Aquaculture Industry Casts Wider Net in Food and Consumer Markets

Xconomy Raleigh-Durham — 

Water covers more than 70 percent of the Earth’s surface, but the oceans’ capacity for meeting the growing consumer demand for seafood is limited—the seas are simply overfished.

Some new business opportunities are emerging to produce more fish amid dwindling fish resources. Global seafood consumption reached 143 million metric tons in 2009, an increase of more than 20 million tons over a decade, according to the United Nations Food & Agriculture Organization. The organization has concluded that the global fishing industry has likely tapped out as much wild catch as it can get from the oceans. Given projections for growth in population and seafood consumption, the FAO calculates that the world must produce an additional 40 million tons of fish annually to meet demand by 2030.

“Even in well-managed fisheries, there’s no more to be had,” said Ronald Stotish, CEO of biotechnology startup AquaBounty. “We can stay where we are but we’re not likely to improve the wild stocks.”

Stotish spoke this week at the North Carolina Marine Biotechnology & Seafood Symposium in Research Triangle Park, NC. His was among the voices making the case for aquaculture. This farming of aquatic life accounts for about half of the fish on the market, according to UN figures. As more consumers fill their plates with fish, technology is angling for a greater role in filling the demand gap that wild-caught fish can’t meet. In some cases, technology is also spawning entirely new products derived from the ocean for health and consumer applications.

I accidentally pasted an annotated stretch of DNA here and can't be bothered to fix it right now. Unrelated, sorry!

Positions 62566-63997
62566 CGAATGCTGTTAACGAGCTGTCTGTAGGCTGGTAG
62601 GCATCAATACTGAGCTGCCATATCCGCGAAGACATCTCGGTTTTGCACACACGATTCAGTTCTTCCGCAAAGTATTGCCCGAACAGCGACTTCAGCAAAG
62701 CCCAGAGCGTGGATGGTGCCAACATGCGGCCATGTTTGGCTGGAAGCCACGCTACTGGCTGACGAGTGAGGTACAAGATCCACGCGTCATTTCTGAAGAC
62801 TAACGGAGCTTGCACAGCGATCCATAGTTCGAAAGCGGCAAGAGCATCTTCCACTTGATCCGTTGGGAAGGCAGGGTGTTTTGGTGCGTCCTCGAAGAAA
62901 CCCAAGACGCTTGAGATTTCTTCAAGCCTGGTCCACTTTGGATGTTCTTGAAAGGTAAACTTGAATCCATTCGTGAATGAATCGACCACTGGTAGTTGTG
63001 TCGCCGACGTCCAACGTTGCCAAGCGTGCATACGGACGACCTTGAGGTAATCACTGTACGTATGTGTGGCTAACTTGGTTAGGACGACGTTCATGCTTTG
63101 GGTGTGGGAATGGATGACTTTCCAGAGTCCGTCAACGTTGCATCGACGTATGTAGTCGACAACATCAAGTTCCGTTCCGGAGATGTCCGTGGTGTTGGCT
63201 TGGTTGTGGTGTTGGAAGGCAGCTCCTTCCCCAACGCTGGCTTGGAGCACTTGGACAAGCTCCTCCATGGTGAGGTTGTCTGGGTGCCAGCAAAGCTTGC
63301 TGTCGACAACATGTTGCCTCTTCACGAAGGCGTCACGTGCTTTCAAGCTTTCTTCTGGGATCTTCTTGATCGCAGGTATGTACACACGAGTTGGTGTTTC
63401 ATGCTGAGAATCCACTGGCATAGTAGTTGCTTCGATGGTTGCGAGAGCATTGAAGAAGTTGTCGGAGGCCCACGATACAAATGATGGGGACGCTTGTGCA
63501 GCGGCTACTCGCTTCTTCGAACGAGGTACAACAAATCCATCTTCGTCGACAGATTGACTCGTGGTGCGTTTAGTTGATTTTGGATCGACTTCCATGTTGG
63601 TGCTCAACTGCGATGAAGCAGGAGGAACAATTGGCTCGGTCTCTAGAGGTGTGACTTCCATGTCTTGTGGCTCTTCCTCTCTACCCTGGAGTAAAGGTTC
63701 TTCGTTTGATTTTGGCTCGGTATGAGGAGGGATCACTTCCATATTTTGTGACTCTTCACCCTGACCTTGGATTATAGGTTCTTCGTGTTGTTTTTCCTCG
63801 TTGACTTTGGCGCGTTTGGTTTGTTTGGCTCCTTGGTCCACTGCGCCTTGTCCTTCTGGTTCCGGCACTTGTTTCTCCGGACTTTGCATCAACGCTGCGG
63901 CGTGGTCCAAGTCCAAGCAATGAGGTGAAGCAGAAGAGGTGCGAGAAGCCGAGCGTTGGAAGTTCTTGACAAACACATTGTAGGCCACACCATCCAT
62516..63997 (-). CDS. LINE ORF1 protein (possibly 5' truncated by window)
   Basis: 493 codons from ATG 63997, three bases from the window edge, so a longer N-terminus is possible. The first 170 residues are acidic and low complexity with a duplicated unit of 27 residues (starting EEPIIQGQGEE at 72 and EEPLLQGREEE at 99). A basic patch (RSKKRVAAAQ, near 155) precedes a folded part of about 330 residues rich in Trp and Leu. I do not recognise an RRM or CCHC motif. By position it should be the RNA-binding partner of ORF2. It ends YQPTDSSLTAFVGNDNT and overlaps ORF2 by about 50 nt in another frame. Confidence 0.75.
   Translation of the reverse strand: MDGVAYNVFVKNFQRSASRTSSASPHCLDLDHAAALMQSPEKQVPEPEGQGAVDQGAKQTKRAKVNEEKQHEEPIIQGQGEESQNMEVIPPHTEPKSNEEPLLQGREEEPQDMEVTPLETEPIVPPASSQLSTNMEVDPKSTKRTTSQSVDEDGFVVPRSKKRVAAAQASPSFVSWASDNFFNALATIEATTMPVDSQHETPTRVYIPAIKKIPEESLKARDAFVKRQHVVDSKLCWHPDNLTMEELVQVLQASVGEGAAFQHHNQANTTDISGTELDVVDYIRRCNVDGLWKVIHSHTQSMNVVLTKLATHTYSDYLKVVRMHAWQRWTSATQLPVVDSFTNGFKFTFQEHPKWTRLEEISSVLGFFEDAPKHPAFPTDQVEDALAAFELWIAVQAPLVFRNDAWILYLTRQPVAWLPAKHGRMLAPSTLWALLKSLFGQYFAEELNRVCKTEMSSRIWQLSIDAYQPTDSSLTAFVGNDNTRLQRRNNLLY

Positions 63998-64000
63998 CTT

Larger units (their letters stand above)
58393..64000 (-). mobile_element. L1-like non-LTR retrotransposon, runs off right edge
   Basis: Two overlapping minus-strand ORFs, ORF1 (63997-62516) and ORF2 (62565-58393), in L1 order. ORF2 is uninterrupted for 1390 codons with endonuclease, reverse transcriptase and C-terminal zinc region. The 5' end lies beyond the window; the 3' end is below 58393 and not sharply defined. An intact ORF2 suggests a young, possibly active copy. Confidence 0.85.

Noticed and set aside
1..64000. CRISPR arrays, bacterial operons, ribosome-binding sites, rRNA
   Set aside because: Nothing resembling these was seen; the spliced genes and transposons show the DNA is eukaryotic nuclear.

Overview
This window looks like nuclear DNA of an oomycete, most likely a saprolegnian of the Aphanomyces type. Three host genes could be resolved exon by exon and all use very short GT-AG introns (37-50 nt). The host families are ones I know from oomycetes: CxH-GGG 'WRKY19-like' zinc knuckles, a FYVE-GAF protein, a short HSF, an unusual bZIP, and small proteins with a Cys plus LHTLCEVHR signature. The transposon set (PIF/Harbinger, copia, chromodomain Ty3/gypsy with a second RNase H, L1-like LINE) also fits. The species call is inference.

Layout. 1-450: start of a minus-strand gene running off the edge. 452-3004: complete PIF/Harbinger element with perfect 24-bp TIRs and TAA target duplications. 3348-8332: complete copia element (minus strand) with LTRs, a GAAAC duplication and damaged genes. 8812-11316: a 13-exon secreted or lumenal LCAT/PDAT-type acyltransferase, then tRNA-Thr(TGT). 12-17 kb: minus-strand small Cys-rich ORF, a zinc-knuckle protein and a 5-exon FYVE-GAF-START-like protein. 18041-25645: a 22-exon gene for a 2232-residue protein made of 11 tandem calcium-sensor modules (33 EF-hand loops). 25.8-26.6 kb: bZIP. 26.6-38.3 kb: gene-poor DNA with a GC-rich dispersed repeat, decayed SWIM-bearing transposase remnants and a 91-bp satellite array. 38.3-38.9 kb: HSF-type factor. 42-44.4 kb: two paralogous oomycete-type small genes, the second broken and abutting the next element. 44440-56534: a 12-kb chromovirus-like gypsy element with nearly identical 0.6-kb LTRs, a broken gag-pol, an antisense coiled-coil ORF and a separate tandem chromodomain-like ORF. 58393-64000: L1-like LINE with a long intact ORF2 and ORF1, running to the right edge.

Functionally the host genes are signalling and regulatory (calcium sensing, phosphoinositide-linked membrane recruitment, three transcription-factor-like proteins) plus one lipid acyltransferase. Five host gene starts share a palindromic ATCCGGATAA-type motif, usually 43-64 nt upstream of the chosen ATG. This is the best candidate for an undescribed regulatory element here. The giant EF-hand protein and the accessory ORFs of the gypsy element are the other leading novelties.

AquaBounty aims to meet growing demand for salmon, which is second only to shrimp as the world’s most consumed seafood, according to UN figures. The Maynard, MA-based company has developed a way to produce faster-growing salmon through genetic engineering. Using the growth hormone gene from Chinook salmon enables AquaBounty fish to use nutrients more efficiently as they grow, and they reach market weight faster, Stotish explained. The FDA approved AquaBounty’s salmon last year, concluding that the company’s farmed fish was as safe to eat as conventional Atlantic salmon.

The United States imports far more salmon than it produces, flying in farmed fish from places like Chile and Norway. Stotish says AquaBounty’s salmon can offset that carbon footprint with domestic production.

AquaBounty operates a hatchery in Panama, farming the fish in an entirely enclosed, land-based system that Stotish says guards against the mixing of AquaBounty salmon with wild stocks of fish. He says the technology will enable domestic salmon production to supplement wild-caught salmon from Alaska, as well as salmon farmed in pens off the coasts of Maine and Vancouver, British Columbia.

The top states for marine aquaculture are Hawaii, Louisiana, Maine, Washington, and Virginia, according to the National Marine Fisheries Service. Mississippi and Idaho are the top freshwater aquaculture states. But in the big picture, U.S. aquaculture is small potatoes. North and South America combined account for just 4.5 percent of the world’s farmed seafood, according to UN figures. China produced roughly 62 percent of the world’s farmed seafood; the rest of Asia accounted for 26 percent. At 4.5 percent, European aquaculture production was on par with the Americas.